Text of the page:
Going through a divorce is hard on the whole family, but when you have custody disputes, it can make things even more difficult for your children. It is never a good idea to put them in the middle and lay adult problems on them, but they will likely ask questions. So, how do you talk to your kids about custody issues?
The North Carolina Judicial Branch explains that you should be open to their questions and honest about what is happening as far as working with the other parent to reach a parenting agreement. It is important to let them know that this is something between you and the other parent. They are not at fault and should not worry about anything. They will still get to see both you and the other parent.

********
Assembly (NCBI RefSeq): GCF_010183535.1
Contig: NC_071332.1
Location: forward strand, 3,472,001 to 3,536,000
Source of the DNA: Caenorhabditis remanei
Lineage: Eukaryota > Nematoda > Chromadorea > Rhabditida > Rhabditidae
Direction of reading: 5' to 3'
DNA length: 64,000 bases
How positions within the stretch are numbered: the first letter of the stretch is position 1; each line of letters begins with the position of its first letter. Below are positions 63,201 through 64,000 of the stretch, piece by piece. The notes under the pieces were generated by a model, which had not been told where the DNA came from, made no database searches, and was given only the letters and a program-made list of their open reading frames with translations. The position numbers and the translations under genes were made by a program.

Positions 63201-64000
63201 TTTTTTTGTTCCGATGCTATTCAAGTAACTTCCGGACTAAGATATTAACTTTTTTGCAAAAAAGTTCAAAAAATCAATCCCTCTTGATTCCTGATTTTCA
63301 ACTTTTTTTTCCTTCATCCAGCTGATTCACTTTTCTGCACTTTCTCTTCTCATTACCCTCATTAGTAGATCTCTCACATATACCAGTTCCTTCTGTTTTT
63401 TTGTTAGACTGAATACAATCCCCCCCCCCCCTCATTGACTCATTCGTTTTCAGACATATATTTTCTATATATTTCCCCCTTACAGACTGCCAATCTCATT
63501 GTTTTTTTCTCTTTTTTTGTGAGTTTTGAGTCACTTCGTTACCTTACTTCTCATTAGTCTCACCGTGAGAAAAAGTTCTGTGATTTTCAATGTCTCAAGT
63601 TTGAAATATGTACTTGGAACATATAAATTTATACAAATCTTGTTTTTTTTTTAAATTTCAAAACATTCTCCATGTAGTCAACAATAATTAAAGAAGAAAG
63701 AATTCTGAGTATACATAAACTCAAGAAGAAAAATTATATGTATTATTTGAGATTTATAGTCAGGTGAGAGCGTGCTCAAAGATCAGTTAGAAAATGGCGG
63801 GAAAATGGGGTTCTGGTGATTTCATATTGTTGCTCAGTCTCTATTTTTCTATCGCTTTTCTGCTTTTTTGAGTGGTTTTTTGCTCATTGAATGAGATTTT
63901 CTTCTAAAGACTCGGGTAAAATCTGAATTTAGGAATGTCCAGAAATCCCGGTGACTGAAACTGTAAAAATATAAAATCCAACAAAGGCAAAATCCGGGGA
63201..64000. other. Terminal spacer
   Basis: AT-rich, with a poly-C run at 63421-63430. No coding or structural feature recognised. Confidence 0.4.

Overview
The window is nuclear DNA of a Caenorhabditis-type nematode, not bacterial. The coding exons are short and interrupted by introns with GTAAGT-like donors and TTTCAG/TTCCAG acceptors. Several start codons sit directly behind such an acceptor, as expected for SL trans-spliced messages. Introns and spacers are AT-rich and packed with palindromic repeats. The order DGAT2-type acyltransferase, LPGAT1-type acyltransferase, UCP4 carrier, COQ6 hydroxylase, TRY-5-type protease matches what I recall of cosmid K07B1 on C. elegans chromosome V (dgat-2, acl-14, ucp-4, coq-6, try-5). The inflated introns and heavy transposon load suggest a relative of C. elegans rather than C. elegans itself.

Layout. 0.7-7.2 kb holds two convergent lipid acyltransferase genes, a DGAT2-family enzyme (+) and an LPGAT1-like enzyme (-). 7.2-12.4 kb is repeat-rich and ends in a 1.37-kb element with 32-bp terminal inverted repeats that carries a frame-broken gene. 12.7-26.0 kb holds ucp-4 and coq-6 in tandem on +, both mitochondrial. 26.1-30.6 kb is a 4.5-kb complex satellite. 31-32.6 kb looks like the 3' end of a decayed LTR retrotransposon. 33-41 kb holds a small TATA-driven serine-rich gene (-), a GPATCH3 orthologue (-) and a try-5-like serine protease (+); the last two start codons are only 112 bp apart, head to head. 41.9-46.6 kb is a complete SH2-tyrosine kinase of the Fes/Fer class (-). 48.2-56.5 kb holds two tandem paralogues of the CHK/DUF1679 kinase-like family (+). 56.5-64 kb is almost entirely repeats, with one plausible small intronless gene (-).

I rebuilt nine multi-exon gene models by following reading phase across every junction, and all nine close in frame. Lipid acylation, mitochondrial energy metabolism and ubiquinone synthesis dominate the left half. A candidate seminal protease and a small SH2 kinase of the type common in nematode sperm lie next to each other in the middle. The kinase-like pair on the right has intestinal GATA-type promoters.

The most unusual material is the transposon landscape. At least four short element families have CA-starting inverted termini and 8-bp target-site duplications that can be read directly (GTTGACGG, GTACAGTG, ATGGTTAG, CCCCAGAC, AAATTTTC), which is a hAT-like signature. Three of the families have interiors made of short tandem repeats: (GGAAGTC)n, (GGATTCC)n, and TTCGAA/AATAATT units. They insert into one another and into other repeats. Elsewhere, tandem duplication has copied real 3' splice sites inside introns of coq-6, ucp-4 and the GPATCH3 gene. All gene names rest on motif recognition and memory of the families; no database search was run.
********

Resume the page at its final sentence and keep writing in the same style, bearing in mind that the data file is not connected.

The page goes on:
Picking a side
One of the worst things you can do is make your child feel like he or she should choose a side in the custody situation. Your child should be neutral. You should make sure he or she knows it is fine to talk to and want to spend time with the other parent. You should never involve them in the negotiations or the discussions about custody matters regardless of their ages.
If your child wants to express him or herself, consider setting up family counseling as a way for him or her to talk about what he or she is thinking and feeling.
You should not overshare with your child about what is happening during custody discussions. You can answer questions, but keeping responses vague is usually the best idea.